Posted by: adbhutam | June 2, 2011

Can an Unreal object produce an effect?

श्रीगुरुभ्यो नमः 

The following remark supplies the material for this post:

// Moreover, the objects in this world and its experiences satisfy   human ends i.e. arthakriyakAritva. 
Unreals cannot satisfy us. They are non-existent. //    sourced from the following URL:

 From the above remark it is clear that according to the Dvaitin:
  1. An unreal object is the same as a non-existent object
  2. If there is arthakriyAkAritva then the object must be admitted to be real.

The BhAgavatam  proves these assumptions/beliefs wrong. In Chapter 23, verse 5 of the ‘UddhavagItA’, the BhAgavatam says:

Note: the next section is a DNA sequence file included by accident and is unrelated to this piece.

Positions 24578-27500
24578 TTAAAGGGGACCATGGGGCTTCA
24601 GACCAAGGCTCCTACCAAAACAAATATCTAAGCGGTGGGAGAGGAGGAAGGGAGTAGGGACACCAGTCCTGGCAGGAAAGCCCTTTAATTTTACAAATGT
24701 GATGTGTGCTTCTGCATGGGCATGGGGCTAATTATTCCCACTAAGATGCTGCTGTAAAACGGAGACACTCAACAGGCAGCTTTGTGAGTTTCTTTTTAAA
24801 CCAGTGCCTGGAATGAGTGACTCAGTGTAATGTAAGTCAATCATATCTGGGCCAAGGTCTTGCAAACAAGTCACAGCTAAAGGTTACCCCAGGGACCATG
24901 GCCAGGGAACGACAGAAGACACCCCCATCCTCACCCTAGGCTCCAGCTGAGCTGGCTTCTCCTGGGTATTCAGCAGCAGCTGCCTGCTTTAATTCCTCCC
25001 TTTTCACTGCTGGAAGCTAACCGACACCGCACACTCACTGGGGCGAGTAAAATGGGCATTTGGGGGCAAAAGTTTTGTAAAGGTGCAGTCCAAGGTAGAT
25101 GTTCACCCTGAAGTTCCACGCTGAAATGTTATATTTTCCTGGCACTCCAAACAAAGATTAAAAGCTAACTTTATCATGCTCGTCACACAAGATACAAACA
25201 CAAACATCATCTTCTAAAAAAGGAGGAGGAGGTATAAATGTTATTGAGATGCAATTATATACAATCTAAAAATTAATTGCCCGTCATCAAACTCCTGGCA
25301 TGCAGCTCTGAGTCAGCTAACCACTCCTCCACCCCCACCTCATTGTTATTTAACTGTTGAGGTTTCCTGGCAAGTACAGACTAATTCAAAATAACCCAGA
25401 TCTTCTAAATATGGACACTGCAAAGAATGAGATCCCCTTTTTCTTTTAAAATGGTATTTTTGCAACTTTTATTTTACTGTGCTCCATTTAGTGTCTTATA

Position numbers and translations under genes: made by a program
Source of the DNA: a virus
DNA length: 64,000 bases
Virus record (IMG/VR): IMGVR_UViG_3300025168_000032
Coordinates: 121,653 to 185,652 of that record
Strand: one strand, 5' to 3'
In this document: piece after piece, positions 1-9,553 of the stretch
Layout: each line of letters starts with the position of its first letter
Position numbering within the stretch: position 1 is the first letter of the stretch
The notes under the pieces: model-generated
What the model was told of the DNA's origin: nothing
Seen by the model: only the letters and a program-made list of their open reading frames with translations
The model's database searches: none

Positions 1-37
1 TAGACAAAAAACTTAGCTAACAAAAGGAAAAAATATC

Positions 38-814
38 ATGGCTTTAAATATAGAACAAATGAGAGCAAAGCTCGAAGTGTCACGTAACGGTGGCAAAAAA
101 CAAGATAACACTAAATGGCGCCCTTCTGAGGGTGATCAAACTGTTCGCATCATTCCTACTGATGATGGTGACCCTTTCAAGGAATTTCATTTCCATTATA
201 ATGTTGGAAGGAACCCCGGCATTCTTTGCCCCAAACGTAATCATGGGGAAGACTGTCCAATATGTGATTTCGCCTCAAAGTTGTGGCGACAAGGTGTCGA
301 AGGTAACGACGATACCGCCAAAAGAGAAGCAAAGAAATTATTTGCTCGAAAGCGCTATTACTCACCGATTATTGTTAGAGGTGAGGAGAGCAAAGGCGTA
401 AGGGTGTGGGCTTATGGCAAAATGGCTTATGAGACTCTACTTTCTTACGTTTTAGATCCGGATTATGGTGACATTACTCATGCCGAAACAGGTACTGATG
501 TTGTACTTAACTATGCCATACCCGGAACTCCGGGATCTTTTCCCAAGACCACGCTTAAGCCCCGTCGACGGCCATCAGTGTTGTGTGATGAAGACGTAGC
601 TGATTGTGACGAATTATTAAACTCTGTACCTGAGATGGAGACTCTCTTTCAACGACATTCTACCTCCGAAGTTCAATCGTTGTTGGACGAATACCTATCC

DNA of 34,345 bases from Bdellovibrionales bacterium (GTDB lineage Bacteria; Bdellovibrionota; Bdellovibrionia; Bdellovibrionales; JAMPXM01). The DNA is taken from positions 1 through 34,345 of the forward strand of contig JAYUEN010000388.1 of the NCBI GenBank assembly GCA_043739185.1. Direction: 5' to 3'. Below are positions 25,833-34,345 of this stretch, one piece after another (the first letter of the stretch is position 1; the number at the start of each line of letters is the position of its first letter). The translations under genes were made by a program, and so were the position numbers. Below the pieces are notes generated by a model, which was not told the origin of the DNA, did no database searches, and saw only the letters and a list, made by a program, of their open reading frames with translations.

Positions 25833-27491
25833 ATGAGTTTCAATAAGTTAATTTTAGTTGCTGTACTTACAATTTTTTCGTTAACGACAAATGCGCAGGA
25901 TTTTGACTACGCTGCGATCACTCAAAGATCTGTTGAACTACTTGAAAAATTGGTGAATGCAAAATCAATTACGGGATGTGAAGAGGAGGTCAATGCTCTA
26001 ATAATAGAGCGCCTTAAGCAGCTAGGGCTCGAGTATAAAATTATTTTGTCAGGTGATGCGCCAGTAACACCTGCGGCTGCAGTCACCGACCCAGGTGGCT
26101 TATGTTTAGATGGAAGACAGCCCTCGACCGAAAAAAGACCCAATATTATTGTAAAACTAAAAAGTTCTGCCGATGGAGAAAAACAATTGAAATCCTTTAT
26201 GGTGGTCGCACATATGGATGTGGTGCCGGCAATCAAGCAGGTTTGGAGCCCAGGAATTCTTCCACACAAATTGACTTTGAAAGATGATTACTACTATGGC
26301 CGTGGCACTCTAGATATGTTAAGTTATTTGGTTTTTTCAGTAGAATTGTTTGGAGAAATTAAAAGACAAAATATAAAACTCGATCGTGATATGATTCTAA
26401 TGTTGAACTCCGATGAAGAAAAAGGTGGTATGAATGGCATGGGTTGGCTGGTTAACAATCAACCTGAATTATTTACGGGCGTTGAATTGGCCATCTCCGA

छायाप्रत्याह्वयाभासा हि असन्तः अपि अर्थकारिणः
एवं देहादयः भावाः यच्छन्ति आमृत्युतः भयम्॥५॥

//A reflection, an echo, and an illusive appearance (like the appearance of silver in nacre), even though unreal, produce some effect.  So do things like the body etc., cause fear till death.//

In the above statement the Lord teaches that ‘though unreal’ , asantaH, there is seen to be some or the other ‘effect’ produced by them.  In the same way the body, etc. though unreal, produce the fear called samsara.  And this fear lasts till one realizes that they are unreal.  What is important in the verse is that the Lord holds that ‘even unreal objects have ‘arthakriyAkAritvam’ (utility).  There is no rule that an object, if it has utility, should be absolutely real.  One fine example for this we have seen in recent times is the ‘gumma’ of the song/s of Purandaradasa. The Bhaagavatam is teaching that the ‘objects like the body etc.’ are unreal.  From the word ‘bhAvaaH’ we have to take the entire objective world which the body-mind-instruments experience.  In effect, the entire kShetram is to be included in this category.